Your leaking thatched hut during the restoration of a pre-Enlightenment state.

 

Hello, my name is Judas Gutenberg and this is my blaag (pronounced as you would the vomit noise "hyroop-bleuach").



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Like my brownhouse:
   sprawling impromptu puzzle
Sunday, January 14 2007
My mother turned seventy today. Seventy is the new fifty, just like going out through the in door is the new English Muffin.

That idea of adding multiple sliding trays to my computer desk (which I mentioned yesterday) is a grand ambition for some day down the road. A more immediate interest is to add easy-to-access features to my Atmel prototyping board. These might include a speaker with an audio amplifier and perhaps an LCD display. I've always had interest in flexible electronic experimentation environments; I still have one of those electronic kits with the little springs you bend to the side to wire up an AM transmitter or a siren sound effect generator. Such environments come in handy when you want to explore an electronic device using several different senses, the kind that are completely outside the familiar human variety.
One of those senses is displayed visually by an oscilloscope. It gives a visual sense of the changes in voltage, even when those changes take place over the course of a microsecond. I have an oscilloscope, but I haven't really used it since buying it on eBay. I'd had an old tube-based oscilloscope I'd dumpster-dived from UVA and could use it, but it was comparatively simple. This one is a dual-trace model, and its behavior is complicated by several staticky potentiometer controls. This morning, though, I managed to figure out how to display a 776 kHz signal generated by some code on an Atmega168 on my Atmel prototyping board. Strangely, the waveform was skewed far out of square, manifesting its highest point immediately upon switching high and then gradually fading to nearly a low state before switching radically low and then quickly rebounding to a reasonable low. During all the reasonably stable periods, the waveform would oscillate slightly at a high speed that looked to be about the clock speed of the microcontroller, 16 MHz.

I spent a lot of time today working on a copper chandelier for the dining room. The goal is to replace a Navaho-style tiffany light fixture we've had since shortly after moving in with something completely original. The tiffany light is an okay fixture but for such an important socializing spot something completely custom would be better.
Over the past few weeks I'd gradually determined how to fit together the various parts for the chandelier, which had turned into a sprawling impromptu puzzle. I'd decided to use small-socket (G 16.5) 120 volt bulbs, and I'd discovered that there exists a kind of socket for this bulb that can be screwed onto the end of a 1/4 inch brass plumbing nipple. And such nipples can, if lathed slightly in a drill press, be inserted into the small end of a 1/4 to 1/2 inch copper fitting. To create a surround for the socket, I could use a 1/2 inch to inch fitting attached to an inch to inch and a half fitting. By filing off the insertion stops from that 1/2 inch to inch fitting, I could run a piece of half inch copper pipe right through it, attach the 1/4 to 1/2 inch copper fitting on its tip, and then include the 1/4 inch brass nipple, creating a node of the chandelier. If this is too complex to visualize, I have a picture to help you.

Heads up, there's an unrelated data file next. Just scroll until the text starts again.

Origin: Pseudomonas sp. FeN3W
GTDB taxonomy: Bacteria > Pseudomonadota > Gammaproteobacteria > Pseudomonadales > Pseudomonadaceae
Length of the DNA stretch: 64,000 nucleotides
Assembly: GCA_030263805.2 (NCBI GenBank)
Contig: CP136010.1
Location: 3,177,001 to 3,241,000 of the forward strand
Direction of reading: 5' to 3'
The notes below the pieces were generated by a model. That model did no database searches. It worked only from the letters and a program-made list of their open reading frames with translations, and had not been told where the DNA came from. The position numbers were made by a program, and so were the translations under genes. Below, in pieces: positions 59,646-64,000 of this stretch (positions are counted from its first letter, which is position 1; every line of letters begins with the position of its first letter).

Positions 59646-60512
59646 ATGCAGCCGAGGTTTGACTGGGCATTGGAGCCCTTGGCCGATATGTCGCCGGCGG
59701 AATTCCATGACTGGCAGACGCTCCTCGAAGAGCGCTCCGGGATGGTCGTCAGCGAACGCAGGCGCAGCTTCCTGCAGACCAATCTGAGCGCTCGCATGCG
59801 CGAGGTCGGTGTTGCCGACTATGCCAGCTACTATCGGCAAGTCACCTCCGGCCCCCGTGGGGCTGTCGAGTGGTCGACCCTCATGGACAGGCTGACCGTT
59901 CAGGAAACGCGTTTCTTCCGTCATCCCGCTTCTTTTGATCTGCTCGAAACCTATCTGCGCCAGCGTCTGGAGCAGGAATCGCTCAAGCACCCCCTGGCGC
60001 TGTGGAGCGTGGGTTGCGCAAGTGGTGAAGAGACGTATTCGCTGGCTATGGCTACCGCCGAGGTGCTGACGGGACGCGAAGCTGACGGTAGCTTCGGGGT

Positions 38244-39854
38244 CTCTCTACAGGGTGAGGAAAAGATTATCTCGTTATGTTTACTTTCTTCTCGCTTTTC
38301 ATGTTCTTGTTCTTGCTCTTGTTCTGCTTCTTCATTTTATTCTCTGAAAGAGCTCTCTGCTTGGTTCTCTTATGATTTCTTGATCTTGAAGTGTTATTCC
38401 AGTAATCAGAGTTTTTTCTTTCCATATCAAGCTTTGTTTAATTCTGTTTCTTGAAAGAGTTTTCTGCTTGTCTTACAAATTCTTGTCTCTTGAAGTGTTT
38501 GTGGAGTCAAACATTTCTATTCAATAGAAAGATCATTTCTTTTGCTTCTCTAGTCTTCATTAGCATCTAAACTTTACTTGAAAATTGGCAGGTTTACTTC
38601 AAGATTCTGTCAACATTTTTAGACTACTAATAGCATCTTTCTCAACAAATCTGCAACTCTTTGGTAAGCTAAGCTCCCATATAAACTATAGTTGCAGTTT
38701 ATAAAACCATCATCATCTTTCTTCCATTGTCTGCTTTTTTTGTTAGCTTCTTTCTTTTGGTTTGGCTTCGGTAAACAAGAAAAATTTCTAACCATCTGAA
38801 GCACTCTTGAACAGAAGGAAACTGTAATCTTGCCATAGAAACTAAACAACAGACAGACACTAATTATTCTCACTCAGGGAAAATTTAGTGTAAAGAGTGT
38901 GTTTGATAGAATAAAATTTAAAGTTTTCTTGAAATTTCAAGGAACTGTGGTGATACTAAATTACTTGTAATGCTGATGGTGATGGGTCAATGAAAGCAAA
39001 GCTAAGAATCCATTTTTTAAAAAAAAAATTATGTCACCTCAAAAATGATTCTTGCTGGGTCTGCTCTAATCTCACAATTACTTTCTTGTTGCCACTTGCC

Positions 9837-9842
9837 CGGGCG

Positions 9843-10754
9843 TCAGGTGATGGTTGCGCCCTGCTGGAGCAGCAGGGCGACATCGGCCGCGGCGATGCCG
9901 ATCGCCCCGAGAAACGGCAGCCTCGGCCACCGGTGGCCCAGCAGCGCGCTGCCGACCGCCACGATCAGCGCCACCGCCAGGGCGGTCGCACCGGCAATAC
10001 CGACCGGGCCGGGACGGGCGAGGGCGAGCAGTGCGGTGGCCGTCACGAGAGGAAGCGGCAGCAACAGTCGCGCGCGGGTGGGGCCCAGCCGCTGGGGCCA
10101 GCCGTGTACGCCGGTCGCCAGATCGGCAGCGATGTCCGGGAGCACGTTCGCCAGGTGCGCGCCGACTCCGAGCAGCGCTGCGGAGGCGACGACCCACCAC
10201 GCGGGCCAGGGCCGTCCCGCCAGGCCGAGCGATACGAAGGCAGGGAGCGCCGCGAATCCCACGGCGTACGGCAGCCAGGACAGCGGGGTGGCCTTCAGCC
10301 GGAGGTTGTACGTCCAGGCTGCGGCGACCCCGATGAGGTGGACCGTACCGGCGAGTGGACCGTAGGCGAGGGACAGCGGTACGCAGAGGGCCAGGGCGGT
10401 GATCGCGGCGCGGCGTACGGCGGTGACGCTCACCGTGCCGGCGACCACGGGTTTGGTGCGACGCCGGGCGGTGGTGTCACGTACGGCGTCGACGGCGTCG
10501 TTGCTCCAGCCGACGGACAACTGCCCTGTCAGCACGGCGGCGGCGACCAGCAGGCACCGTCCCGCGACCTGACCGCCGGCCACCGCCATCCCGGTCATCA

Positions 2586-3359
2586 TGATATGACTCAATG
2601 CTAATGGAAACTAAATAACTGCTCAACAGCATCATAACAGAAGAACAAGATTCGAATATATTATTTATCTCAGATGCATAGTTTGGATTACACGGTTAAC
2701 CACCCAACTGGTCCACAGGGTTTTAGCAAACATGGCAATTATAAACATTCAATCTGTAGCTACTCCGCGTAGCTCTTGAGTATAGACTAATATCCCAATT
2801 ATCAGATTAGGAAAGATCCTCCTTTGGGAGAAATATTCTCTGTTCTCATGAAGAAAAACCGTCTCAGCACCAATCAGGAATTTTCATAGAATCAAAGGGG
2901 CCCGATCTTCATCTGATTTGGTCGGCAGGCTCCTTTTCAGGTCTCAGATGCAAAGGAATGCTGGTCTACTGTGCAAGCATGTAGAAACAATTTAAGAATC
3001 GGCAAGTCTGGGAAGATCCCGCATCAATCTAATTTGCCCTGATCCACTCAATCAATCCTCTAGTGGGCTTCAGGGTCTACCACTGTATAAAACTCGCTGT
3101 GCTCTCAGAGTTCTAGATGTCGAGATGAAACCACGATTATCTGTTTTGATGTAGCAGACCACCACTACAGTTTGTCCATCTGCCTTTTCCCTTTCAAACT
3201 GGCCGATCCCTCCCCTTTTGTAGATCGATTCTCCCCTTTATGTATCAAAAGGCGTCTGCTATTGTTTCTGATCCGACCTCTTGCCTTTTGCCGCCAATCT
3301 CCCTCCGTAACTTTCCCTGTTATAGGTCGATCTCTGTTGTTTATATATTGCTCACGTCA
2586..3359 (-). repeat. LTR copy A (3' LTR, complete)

Here you can see a length of half-inch pipe tipped with a half-to-1/4 inch fitting ending with a lathed brass nipple. A third of the way from the bottom of the half inch pipe you can see a half-to-inch fitting. It's had its stops filed off so the half inch pipe can pass right through it. Ultimately it will be slid up to the top and that big inch-to-inch-and-a-half fitting you see lying nearby will be attached to it to create something resembling a copper flashlight.

I ended up building six such chandelier nodes, each at the end of an arm bent at a right angle, each arm having a different-lengthed "humerus" to allow them to be arranged without interfering with each other. Ultimately the plan was to use union fittings to hang these arms off a vertical axis of interlocking (but unsoldered) copper fittings, permitting the arms to rotate in two different planes. Since this central axis would be a stack of unsoldered fittings, I'd need something running through the middle of them to keep them attached to the ceiling. In the end I went with a piece of six gauge steel wire which had once (in 2004) served as the framework for a political yard sign. I soldered the threads from a quarter inch brass nipple to both ends of this wire, allowing it to screw into a support system in the ceiling at one end and a nub at the other (something to keep the fittings from sliding off the wire's end). (The reason I didn't just use a piece of quarter-inch threaded steel was that I'd made the central axis from inch-wide fittings, but I needed as much of that cross section as I could get to accommodate wire nuts.)

This evening Gretchen and I went out to dinner at a friend's house. On the way we listened to a greatest hits CD of a band called 10cc, which Gretchen had bought just for one song she'd heard on the oldies station, "I'm Not In Love." (For some reason it had proved impossible to obtain from the file sharing networks.) 10cc is a mid-70s band that usually sounds a lot like Queen and a little like ELO, though they also anticipate modern bands such as Red Hot Chili Peppers and Super Furry Animals. Unfortunately, though, most of their songs are absolutely dreadful, giving the Bohemian Rhapsody treatment to some idea that shouldn't have survived the most cursory of morning-after reassessments. [REDACTED]


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